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August 14, 2013 / ldejong4

Quenching a Thirst for Culture

Have you ever heard of Galicia? Maybe some of you have but four months ago I didn’t know anything about it and now I am living there. Galicia is the reason for my lack of blog activity in recent weeks.

This March I decided to leave a very comfortable job in Dublin in search of a change. It was an incredibly difficult decision but one I have not looked back on. The only plan I had was to finish my Master’s and take next steps towards something different. I spent a month in an intense course to become an English language teacher, I blasted my CV out to schools in Spain then before I knew it I was packing boxes in my apartment, dumping them at my parents house and jetting off for a summer position teaching university students in La Coruña. Don’t ask me why Spain, I had a hunch and went with it.

I have travelled a lot between moving homes as a child, learning languages, business trips and of course leisure but it had been some time since I was confronted with true culture shock. During my first week I wanted to cry and return to Dublin where I was very content in my comfort zone. The people didn’t understand my Spanglish, I couldn’t make sense of the bus system, the shops and banks were closed when I needed them, meal times were ridiculously late, and not only that but it was lashing rain whilst receiving updates about the heat wave back home. It was another moment thinking, “What the hell have I done? I didn’t think this through enough.”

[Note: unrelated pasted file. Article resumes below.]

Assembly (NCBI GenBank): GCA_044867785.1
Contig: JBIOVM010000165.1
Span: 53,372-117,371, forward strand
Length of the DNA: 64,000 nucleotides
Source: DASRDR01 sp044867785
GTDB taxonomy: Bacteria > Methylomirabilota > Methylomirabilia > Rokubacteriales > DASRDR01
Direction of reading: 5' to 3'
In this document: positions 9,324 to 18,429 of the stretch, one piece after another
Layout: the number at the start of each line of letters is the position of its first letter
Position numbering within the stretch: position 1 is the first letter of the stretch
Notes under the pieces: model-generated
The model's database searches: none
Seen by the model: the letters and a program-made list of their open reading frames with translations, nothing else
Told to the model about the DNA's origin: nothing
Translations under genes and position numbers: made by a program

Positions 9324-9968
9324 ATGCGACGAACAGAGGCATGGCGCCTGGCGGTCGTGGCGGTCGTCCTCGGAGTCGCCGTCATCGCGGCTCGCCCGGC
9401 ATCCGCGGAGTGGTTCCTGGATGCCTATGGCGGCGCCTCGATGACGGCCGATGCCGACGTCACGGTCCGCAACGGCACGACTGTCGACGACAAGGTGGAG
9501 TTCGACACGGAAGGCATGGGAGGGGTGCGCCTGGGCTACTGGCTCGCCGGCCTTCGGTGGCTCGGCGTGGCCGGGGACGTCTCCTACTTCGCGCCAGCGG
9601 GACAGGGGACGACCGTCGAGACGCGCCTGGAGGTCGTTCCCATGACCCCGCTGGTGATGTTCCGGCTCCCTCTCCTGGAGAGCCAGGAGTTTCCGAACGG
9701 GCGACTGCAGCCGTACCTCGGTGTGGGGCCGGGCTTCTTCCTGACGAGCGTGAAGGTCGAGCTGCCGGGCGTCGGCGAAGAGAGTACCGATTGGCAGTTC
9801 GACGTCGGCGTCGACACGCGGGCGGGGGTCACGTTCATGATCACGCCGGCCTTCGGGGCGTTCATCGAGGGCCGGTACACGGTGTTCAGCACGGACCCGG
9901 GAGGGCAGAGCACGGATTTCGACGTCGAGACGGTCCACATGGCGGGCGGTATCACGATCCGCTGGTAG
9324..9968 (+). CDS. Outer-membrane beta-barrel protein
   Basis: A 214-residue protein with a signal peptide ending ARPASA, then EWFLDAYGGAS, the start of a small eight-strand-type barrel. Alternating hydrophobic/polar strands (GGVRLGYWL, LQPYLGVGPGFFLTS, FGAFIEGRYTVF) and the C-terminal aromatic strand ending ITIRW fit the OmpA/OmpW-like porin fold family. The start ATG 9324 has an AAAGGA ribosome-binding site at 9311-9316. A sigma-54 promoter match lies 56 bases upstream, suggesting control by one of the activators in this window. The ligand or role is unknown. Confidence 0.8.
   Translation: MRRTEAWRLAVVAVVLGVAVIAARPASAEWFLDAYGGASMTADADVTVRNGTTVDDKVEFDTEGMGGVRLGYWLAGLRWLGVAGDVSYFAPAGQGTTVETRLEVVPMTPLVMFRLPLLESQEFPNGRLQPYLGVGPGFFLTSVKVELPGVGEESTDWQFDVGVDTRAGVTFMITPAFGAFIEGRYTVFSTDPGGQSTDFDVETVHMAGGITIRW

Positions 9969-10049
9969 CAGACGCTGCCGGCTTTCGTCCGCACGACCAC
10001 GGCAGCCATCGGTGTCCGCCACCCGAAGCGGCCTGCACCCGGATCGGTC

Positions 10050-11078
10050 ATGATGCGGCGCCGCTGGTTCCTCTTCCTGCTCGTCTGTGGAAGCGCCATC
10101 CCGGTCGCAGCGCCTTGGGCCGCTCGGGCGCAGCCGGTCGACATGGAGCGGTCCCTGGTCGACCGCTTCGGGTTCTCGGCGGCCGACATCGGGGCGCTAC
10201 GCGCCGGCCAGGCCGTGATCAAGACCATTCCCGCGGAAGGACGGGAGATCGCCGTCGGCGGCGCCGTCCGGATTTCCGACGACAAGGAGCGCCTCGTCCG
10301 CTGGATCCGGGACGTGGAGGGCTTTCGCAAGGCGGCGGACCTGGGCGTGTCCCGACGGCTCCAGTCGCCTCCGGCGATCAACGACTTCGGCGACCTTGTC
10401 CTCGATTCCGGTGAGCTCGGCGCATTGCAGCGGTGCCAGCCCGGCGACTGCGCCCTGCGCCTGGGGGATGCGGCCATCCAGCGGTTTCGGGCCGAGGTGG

With a little help from the old reliable comforting cup of tea, I made it through the homesick phase and now seven weeks in I am mentally planning my return trip once finished studying next year.

Galicia is a region just north of Portugal on the Atlantic coast. It is famous for its cuisine, its green landscapes often compared to Ireland, and of course its temperamental climate unlike the rest of Spain. It is beautiful and there is a lot to do and see. I have tried octopus (pulpo), many types of tapas, beers and ciders that are skillfully poured a metre above the glass. I have partied until 8am on the beach attempting to speak Spanish with the students. I have been chatted up quite directly by a salesman selling organic soaps at a medieval market and today I spent an hour going in the wrong direction on the bus. That’s enough of a postcard update for the moment.

More interestingly, I have been utterly overwhelmed by a whirlwind of information about Spain from the people around me. The teachers have extensively travelled the country and every week the students give presentations, mostly with a connection to Spain whether cultural or historical. I find myself jotting down recommended places, to visit, movies to watch, books to read, restaurants to try etc. It has been a serious time of input for me with barely a moment to reflect. All I can think is that Spain is a country dense with culture.